FOXBORO -- Before the season begins, Bill Belichick tells his players the same thing: Wherever we got last year, it's going to be harder to get there. If we want to improve on that, it's going to be ever harder. We have to work even harder.
Patriots safety Devin McCourty remembers hearing that call to action to start each of the last three seasons. He says that Belichick's insistence on high-level performance -- and a grind-to-the-bone work ethic to achieve it -- is one of the biggest reasons New England has been to the playoffs for each of his first three seasons in the NFL. He believes it's the reason why Belichick has the Patriots in the postseason, year after year, seemingly like clockwork, contending for a Super Bowl.
"I think it's what he expects, and what he demands from the team," McCourty said. "There's no year since I've been here that expectations have dropped or he's changed his standards. We have to meet his standards each year."
Belichick is renowned for his ability to analyze opponents and crack the football codes that others can't, but just as important is how he communicates his information to his players, and how he urges them to meet his lofty expectations.
There's a balance to it all -- demanding a great deal while maintaining player support. The Patriots say Belichick has found it.
"He's a good coach first and foremost," said Patriots guard Logan Mankins. "He works us hard and he puts in the work himself. I think he's great at breaking down film and relaying the message to us what we need to do to beat teams. He's got guys that buy into his system and the way he wants us to play, and I think that works well."
It's important that respected veterans, like Mankins, quarterback Tom Brady and defensive lineman Vince Wilfork have bought in. Without their support, Belichick's standards become perhaps too lofty. But when the coach's message flows down from the top and through star players who share his line of thinking, his message gets reinforced. The rest of the team is left with few options other than to try to follow suit.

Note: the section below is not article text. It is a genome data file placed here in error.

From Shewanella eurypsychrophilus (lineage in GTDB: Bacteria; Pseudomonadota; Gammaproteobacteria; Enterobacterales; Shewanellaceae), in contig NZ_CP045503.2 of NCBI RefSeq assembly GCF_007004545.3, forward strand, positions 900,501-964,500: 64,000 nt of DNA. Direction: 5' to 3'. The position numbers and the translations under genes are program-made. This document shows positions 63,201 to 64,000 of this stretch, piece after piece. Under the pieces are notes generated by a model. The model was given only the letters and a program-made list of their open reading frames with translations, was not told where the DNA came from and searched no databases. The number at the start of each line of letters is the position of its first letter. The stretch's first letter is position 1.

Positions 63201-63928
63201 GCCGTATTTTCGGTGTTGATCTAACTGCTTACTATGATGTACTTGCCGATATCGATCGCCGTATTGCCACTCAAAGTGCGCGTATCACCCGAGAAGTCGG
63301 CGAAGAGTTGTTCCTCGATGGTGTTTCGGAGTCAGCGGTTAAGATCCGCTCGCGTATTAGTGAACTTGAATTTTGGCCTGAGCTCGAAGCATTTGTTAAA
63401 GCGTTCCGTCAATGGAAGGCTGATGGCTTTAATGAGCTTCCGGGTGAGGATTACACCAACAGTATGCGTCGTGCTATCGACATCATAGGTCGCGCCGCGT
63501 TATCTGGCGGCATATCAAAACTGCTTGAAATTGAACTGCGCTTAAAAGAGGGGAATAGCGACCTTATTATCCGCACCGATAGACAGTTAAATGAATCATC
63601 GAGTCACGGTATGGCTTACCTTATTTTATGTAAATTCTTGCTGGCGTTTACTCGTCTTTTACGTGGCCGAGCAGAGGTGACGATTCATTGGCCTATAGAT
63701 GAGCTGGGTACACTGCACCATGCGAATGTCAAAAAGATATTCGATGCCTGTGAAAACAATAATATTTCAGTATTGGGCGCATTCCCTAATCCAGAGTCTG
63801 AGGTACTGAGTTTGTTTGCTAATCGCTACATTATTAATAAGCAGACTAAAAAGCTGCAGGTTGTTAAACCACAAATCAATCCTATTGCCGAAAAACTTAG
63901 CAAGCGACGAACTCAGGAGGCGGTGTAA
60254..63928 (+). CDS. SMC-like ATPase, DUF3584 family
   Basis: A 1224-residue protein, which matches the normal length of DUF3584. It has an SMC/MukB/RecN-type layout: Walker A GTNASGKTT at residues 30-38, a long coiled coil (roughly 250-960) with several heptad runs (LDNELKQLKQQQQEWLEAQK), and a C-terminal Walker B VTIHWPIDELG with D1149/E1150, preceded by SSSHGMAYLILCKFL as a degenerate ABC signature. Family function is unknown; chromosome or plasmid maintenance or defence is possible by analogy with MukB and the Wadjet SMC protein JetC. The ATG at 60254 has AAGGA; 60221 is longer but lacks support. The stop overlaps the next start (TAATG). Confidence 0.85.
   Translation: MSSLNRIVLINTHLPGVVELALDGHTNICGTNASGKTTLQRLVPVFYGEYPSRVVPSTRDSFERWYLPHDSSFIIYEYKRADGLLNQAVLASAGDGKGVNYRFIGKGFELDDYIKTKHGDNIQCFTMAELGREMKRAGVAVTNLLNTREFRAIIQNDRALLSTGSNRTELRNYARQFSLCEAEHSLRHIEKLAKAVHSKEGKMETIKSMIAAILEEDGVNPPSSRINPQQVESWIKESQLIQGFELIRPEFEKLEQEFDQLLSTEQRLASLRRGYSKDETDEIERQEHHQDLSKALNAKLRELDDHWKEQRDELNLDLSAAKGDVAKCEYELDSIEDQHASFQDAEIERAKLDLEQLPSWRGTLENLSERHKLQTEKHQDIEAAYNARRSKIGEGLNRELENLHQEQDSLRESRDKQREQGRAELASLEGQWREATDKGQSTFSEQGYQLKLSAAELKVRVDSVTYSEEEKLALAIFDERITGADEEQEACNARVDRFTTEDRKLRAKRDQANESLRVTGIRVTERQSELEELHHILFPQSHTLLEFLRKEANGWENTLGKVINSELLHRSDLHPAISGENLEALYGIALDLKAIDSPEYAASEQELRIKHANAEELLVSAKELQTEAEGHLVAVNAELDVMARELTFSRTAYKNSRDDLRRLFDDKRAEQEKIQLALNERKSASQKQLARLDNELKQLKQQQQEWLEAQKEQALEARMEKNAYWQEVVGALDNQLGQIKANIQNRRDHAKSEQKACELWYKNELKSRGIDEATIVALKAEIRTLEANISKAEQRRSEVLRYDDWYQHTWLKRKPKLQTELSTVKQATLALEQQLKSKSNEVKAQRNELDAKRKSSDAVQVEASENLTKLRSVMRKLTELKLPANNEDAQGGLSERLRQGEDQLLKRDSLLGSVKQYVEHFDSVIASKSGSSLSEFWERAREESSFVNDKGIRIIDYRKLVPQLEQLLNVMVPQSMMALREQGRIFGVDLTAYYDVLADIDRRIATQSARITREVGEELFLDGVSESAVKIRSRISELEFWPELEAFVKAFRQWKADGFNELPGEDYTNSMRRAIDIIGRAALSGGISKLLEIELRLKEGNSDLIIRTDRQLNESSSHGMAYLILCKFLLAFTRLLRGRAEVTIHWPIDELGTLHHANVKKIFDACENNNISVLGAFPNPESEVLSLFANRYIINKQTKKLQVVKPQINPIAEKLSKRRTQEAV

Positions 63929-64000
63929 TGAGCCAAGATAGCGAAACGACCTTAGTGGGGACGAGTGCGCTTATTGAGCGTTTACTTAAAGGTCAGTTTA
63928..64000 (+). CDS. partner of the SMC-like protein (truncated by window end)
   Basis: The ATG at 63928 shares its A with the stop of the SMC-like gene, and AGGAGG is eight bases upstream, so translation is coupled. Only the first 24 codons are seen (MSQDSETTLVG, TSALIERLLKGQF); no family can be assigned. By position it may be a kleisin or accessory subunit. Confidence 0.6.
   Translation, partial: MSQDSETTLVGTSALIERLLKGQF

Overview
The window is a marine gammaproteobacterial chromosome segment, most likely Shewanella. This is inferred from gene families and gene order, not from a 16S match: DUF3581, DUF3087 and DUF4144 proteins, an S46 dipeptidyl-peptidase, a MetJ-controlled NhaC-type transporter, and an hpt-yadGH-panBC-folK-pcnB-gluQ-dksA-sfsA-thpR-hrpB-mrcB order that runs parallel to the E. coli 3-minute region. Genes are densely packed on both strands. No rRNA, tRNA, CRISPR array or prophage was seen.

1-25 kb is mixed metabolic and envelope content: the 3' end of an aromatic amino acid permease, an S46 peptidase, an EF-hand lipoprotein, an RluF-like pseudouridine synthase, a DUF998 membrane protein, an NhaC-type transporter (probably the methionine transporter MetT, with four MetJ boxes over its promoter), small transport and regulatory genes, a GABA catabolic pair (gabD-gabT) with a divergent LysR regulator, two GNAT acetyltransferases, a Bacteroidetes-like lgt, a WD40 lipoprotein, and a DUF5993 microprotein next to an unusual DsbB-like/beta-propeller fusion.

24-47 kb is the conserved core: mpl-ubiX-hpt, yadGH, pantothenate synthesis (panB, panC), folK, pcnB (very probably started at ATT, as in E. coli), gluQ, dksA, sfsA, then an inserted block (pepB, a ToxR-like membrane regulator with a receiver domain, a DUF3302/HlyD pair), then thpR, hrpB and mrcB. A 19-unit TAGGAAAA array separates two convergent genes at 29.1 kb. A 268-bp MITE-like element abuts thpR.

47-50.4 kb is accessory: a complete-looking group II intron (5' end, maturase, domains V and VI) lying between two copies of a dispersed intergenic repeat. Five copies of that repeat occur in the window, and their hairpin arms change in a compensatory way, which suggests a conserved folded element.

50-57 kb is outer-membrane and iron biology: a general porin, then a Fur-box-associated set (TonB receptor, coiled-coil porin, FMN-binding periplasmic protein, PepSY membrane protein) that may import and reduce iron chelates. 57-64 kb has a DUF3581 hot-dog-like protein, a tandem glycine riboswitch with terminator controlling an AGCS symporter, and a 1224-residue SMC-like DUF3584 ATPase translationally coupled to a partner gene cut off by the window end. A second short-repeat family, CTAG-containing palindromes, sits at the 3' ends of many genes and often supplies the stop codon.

"When you've got guys like that that have been here for a while, and you've got young guys that come in, those are the guys you look up to," McCourty explained. "Those are the best players on the team, when they follow in Belichick's footsteps and they're preaching the same thing, I think guys just follow along and listen."
It's a cycle that has helped the Patriots reach the playoffs in 10 out of Belichick's 13 seasons as head coach in New England.
McCourty was one of those young guys in 2010, a rookie with a lot to learn, listening to all he could. One of the things he has gleaned from both Belichick and his older teammates in the years since is just how hard it is to be in the position which the Patriots now find themselves.
Though the expectations are high, opportunities like these are not taken for granted.
"When you're young, I remember my first year we made it to the playoffs, you kind of think this'll happen every year, it'll be automatic," McCourty said. "But when you hear older guys talk about how hard it is to get there, now I understand that. I'm one of those guys preaching that."
And when he does, he probably sounds an awful lot like his coach, who preached the same thing before the season ever began.